If a person does not have enough money to invest in this market, they have the ability to ‘mine’ for it. It follows a simple procedure: people from all around the world engage in transactions using this digital currency, hence it would be having a large transaction database, and as it is a cryptocurrency, it does not have a centralized bank or any kind of authority looking after it.
What these miners do is that they complete ‘blocks’ of verified transactions, which are added to the ‘blockchain’ (public ledger for bitcoin). One block is one megabyte of verified transaction, and when they have audited one such block of previous transactions, they become eligible to earn one btc price, although, not all users who audit a transaction are eligible to earn bitcoins.
Is bitcoin trustworthy?
There is no concrete answer for this question, for different users might have varied answers. The location of founders (the people who determine the price and sell coins) is not public knowledge, which means that any user is at a permanent risk of being scammed. Even then, many Fortune 500 companies accept this form of currency as a legitimate method for transactions, which portrays its authenticity. It can also be used to trade in other types of cryptocurrencies, if one finds a verified seller. Nonetheless, it is a highly volatile market. Bitcoin’s all-time high market cap (the amount of money globally invested) was $344 billion in 2017. The same year also recorded its all-time high selling rate at $19,000.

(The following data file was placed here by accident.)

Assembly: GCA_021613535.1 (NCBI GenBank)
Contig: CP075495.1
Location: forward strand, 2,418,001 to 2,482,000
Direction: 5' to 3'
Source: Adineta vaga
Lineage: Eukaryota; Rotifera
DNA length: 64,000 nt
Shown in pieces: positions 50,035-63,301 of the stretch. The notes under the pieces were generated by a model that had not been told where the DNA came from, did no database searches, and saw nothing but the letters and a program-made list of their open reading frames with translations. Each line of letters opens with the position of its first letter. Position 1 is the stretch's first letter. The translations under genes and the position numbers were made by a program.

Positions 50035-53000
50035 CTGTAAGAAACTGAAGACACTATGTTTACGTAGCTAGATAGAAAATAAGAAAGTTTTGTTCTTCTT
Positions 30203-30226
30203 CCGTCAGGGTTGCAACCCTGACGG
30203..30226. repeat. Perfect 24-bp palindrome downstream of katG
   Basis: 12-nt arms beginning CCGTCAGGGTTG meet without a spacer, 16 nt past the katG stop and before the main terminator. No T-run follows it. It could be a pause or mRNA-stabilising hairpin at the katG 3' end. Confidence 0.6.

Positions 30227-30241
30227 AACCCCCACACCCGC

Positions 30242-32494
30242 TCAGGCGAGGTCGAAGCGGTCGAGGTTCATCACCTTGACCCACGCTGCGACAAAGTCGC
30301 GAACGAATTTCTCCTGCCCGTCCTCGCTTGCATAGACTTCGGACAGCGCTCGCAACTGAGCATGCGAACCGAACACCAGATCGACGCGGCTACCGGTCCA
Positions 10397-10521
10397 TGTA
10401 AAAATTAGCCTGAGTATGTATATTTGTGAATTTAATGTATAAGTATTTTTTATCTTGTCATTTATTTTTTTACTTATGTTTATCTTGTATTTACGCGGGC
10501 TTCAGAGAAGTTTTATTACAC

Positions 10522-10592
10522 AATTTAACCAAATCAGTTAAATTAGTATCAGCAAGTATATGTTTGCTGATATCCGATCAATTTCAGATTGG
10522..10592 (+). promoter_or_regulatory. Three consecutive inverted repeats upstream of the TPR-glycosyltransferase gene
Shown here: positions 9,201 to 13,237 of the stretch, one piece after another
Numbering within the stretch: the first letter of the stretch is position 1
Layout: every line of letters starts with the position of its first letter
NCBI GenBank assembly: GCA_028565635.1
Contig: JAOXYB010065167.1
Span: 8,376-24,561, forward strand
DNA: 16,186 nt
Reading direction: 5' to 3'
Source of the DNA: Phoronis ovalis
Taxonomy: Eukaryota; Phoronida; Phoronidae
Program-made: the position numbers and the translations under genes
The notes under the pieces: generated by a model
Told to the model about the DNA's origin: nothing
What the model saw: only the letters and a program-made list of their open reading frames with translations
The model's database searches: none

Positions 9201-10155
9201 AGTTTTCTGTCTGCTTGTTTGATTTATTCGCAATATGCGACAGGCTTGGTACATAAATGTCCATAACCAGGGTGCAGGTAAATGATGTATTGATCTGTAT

This tempestuous market can make a person a billionaire, or a beggar. The ever-changing, ever-adapting market of bitcoin is not for the weak of heart, for only those who are unflinching can survive its unforeseen conditions.